How To Train Yourself To Be Optomistic

Here we are at the end of the year, and December has come alive!\

Our goals may have died off, but December is here and looking at you dead in your face. December is the month that is filled with reminders and always throwing little jabs at you. This causes you to take a closer look at yourself and push you to achieve your goals.

So don’t disappoint, December!

Stay optimistic!

When the year started, my Facebook and Instagram timelines were cluttered with ‘New Year, New Me”. I can’t tell you how many times I read how life is too short, and this is the year that I will lose weight and get in the best shape of my life. Then as the weeks rolled by, so did all of the enthusiasm.

So many diets and exercises are floating around, making it challenging to decide what you should take an interest in. But here is my suggestion. Try the one thing that sounds doable to you, and then stick with it for 30 days. If you don’t see results and feel significantly better after those 30 days, that diet or workout style isn’t for you.

When you find the most effective style, I promise you will want to avoid throwing in the towel. The key is to find what works for you and stay excited about it the little changes you see. Over the years, I’ve learned that setting small goals will help maintain an optimistic view.

Will you do me a favor? 

Please tell me which of the following two statements sounds the most doable and creates a more optimistic feel in your brain.

Me talking to a client” 

Okay, Susie, I see your weight is 210 pounds, so let’s set that weight loss goal over the next few months for you to lose 2-5 pounds per week. Does that sound doable?”


Okay, Susie, I see your weight is 210 pounds, so let’s set that weight loss goal for you to lose 20 pounds over the next three months. Does that sound doable?

Run with whichever approach makes you feel optimistic. There are enough pessimists in this world, and you don’t need to be one of them. So think positive and stay excited about your goals.

You could have chosen any blog to read, but you chose mine, and I’m honored!


26 Replies to “How To Train Yourself To Be Optomistic”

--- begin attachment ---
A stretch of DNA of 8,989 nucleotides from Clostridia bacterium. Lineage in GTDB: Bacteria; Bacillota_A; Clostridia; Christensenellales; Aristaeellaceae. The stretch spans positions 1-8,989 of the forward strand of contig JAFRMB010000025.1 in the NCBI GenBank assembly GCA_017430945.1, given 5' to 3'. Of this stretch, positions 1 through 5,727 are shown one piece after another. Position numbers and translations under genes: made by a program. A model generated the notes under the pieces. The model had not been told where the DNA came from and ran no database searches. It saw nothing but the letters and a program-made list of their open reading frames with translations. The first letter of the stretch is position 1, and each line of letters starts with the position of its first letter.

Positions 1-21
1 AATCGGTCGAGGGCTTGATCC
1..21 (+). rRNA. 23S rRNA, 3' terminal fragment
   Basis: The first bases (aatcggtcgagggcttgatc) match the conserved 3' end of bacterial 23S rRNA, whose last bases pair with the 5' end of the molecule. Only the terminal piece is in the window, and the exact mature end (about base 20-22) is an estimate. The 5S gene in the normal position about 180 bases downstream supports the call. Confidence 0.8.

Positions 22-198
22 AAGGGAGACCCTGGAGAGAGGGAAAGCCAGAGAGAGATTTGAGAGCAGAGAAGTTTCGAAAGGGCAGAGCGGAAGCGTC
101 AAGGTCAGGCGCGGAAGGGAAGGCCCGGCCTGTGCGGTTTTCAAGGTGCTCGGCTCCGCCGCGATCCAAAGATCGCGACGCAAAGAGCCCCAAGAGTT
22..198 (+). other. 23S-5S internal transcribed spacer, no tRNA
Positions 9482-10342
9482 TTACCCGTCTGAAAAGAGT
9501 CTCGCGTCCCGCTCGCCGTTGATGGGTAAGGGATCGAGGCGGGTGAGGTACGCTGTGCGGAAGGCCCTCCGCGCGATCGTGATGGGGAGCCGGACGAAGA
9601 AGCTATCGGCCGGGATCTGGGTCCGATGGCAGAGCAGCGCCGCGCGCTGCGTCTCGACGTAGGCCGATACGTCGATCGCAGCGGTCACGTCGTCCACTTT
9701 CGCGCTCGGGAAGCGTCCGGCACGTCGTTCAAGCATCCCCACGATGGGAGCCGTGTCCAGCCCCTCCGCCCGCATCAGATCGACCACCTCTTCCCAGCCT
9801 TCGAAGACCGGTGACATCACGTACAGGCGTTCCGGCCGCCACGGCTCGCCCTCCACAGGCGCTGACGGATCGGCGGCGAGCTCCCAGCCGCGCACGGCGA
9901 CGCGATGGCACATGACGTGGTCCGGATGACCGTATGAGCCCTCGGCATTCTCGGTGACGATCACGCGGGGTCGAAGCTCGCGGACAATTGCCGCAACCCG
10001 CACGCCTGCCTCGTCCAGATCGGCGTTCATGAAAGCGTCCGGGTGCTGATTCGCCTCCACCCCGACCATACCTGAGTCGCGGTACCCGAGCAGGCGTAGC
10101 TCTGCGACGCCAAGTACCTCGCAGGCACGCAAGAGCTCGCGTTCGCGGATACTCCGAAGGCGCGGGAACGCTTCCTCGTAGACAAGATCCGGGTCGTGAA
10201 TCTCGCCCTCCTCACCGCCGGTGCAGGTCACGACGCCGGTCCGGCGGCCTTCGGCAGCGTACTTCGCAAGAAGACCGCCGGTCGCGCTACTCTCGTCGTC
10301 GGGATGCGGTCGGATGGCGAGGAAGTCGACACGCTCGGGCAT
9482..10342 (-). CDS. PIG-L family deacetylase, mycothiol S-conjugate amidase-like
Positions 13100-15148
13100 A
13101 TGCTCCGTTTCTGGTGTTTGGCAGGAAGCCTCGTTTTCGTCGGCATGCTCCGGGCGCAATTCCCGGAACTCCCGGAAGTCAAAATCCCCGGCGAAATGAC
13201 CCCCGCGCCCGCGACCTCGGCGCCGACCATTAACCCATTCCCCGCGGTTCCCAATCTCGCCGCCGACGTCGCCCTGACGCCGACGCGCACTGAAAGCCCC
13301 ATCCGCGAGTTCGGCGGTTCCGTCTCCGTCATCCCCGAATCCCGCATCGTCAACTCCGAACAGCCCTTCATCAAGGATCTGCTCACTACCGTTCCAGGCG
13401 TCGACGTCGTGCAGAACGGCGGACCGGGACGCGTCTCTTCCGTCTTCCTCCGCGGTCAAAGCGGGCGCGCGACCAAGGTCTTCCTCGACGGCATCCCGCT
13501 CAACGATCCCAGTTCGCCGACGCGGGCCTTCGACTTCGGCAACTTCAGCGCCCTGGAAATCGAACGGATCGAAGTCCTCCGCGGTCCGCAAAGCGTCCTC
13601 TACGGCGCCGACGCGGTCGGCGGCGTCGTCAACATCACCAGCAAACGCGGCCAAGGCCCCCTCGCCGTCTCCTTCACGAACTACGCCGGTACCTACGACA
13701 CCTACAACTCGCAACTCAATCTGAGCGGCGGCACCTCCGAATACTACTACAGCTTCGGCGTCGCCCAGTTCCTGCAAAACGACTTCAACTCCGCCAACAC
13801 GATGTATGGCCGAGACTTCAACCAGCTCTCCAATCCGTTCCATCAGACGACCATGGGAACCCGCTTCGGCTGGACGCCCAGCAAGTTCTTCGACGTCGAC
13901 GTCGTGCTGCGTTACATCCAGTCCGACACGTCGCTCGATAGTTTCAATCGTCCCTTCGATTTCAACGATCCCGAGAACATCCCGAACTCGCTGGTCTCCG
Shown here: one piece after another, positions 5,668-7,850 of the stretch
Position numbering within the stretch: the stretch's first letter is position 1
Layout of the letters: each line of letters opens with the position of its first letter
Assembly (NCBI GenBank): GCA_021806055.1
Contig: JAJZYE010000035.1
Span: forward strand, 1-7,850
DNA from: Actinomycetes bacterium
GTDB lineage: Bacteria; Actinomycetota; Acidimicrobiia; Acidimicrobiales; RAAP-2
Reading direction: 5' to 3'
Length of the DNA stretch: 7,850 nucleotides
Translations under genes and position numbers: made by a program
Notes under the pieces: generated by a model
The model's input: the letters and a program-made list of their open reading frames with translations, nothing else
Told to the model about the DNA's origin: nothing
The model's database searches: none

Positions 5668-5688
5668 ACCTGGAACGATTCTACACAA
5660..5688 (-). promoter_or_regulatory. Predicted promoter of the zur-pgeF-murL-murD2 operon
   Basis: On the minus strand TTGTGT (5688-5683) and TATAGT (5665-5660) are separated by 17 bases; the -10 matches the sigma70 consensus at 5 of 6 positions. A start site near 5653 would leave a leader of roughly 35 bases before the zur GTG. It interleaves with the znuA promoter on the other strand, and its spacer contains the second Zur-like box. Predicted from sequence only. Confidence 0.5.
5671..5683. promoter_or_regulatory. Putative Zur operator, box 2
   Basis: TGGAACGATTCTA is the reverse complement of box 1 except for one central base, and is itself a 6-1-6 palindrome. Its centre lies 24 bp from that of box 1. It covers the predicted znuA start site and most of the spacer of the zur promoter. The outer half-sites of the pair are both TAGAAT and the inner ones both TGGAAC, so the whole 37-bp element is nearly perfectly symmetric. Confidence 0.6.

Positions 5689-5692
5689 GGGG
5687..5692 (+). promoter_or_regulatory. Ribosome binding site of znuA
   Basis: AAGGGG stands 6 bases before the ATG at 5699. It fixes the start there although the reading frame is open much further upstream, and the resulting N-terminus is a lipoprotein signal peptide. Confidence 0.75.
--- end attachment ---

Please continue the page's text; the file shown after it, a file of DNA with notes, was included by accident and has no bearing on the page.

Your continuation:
1. 👏

    – the key is to find what works for you and stay excited about it the little changes you see
    – setting small goals will help maintain an optimistic view

    So, of course #1.
    All the best. XoXo May your year end inner celebrations be merry and bright. Xoxo thanks and happy to know you. Blessings.

  2. As usual, my goal is not to become more gol ( round like football) 🤣🤣😂😂😂. Jokes apart, ‘I would love to read yours and Kym’ s blogs to keep myself positive and never give up. That sounds more doable. ♥️♥️♥️😊😊

  3. I’d like the pounds per week target. It sounds easier than 20 pounds in three months. Incidentally, after my stomach surgery, this is what I should expect realistically.

  4. Small numbers over a short amount of time always sound easier to achieve. Not many of us can project what we’ll be like or what we’ll be doing in three months. Sometimes I can’t even imagine what I’ll be doing three days from now, lol.

    That said, I’d also let the client choose what goal she wants to set for herself and work from there. If you’ve been struggling to lose weight for a while, 20 pounds might look impossible. (I’ve been there!) Maybe suggest just a healthier meal plan and a trial workout for one week rather than talk about those numbers, which can sound so scary when you’re trying to lose them. But I hear what you’re saying about optimism and change.

    1. I agree completely! I hate having numbers become the main focus but unfortunately they are. So I like to focus on how you feel mentally and emotinally. When you feel good life looks better. Your scale may take time to catch up but that’s okay.

  5. The first statement sounds like a doable goal to me. That was the approach I took over the past year. I didn’t shoot for 20 pounds. I found it easier to do two more once I did the first two.

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